times, you’ll hit other people.” Phillips’ interest in chases is personal. His sister, Sarah Phillips, died in 2001 in a crash with a fleeing vehicle in Orange County, Fla. Sarah’s father, the late Jim Phillips, started PursuitWatch with the goal of pushing safer and smarter police pursuit policies. John Phillips took the helm of PursuitWatchwhenhisfatherdied. “Ithinkalotoftimes,thenegative perception is that if we don’t pursue, the bad guys get away,” PhillipstoldTheTimesby
phone. Phillips questions the need for pursuit if police have a tag number or the identity of the suspect and there’s no imminent danger to the public. “Where we come from is, do theofficersbelievethefleeingcar isasuspectinaviolentcrimelike murder, rape, armed robbery? If that is not the case, it’s not worth the risk to the public and officers involved to pursue,” he said. Geoffrey Albert is a criminologist at the University of South Carolina and one of the nation’s leadingexpertsonpursuits. Alpert contends cops shouldn’tchaseasuspectunless a violent felony is involved. Butstudiesshowviolentacts rarely trigger police chases. Ina2000studyfundedbyan arm of the U.S. Department of Justice, Alpert’s research team examined144chasesandfound that driving a stolen car – cited by 32 percent of drivers who were caught – was the most common reason for running frompolice.Otherleadingcauses:28percentweredrivingwith suspended licenses and 22 percent were driving while intoxicated. HuntsvillePoliceChiefHenry Reyes agreed most motorists who try to outrun police aren’t doing so because of serious offenses. “They’re driving with a suspended license, or we have a warrantfortheirarrestforatraffic citation, things like that,” Reyes said. “They simply don’t consider the risk,” said Huntsville Pub-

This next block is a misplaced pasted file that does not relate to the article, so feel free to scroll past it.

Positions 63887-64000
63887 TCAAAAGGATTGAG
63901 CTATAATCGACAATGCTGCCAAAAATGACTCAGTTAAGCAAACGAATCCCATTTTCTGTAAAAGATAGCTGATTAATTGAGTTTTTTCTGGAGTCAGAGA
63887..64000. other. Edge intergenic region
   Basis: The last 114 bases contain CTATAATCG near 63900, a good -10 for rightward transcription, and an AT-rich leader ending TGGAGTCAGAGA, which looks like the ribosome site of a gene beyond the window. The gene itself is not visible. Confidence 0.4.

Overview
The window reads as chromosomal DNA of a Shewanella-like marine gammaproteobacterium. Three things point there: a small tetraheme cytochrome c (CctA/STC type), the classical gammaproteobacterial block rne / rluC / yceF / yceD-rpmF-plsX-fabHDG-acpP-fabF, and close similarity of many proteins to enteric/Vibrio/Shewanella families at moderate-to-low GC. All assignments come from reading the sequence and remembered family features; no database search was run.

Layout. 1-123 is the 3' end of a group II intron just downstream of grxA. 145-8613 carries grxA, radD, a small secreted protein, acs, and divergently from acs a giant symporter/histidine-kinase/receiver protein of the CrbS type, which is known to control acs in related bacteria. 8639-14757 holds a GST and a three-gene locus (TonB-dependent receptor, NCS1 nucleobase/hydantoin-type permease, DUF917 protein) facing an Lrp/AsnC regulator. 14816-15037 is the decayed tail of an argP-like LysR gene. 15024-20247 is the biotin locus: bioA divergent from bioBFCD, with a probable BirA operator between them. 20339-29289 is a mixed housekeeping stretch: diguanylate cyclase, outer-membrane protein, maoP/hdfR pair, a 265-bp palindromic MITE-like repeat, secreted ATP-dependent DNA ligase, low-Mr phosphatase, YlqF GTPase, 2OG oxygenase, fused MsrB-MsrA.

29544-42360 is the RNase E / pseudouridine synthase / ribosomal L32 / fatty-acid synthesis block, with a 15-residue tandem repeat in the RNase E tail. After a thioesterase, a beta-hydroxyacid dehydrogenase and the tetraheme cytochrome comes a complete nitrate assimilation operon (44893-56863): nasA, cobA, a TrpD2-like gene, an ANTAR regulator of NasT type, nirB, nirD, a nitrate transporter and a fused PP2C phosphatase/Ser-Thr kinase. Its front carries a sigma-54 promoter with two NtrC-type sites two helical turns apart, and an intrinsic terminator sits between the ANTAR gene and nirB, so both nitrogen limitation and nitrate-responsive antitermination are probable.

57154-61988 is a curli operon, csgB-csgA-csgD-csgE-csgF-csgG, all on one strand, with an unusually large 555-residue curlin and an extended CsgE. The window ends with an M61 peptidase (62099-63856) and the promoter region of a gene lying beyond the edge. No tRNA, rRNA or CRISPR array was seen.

lic Safety Director Rex Reynolds. Alpert said the biggest myth isthatifpolicedon’thaveachase policy, everyone is going to run. Anothermistakenidea,hesaid, is that people run because “there’s a dead body in every trunk.” Phillips said he doubts anyone contemplating a speeding getaway is “sitting on the fence” waiting to see whether a department has a strong pursuit policy. Andrew Clarke, a Memphis lawyer involved in a landmark U.S. Supreme Court case in a policepursuitchallenge,saidpoliceshouldshowrestraintbefore starting pursuit. In 2001, Victor Harris, then 19, became a quadriplegic in a wreck caused by a Georgia deputy’s ramming Harris’ fleeingcar.Thecourtsupportedlaw enforcement’s argument that running a fleeing motorist off theroadwascertaintoeliminate the risk to the public. The job of law enforcement in pursuits, said Clarke, is to “protect the public depending on the severity of the crime that precipitated the chase.” Officers sometimes get “tunnel vision” when making the split-seconddecisionwhetherto pursue, he said. “Their decision-making processistoughwhenfilledwith that much adrenaline and contempt for the person fleeing,” Clarkesaid.“Manytimes,theinnocent parties’ safety is not the primary consideration.”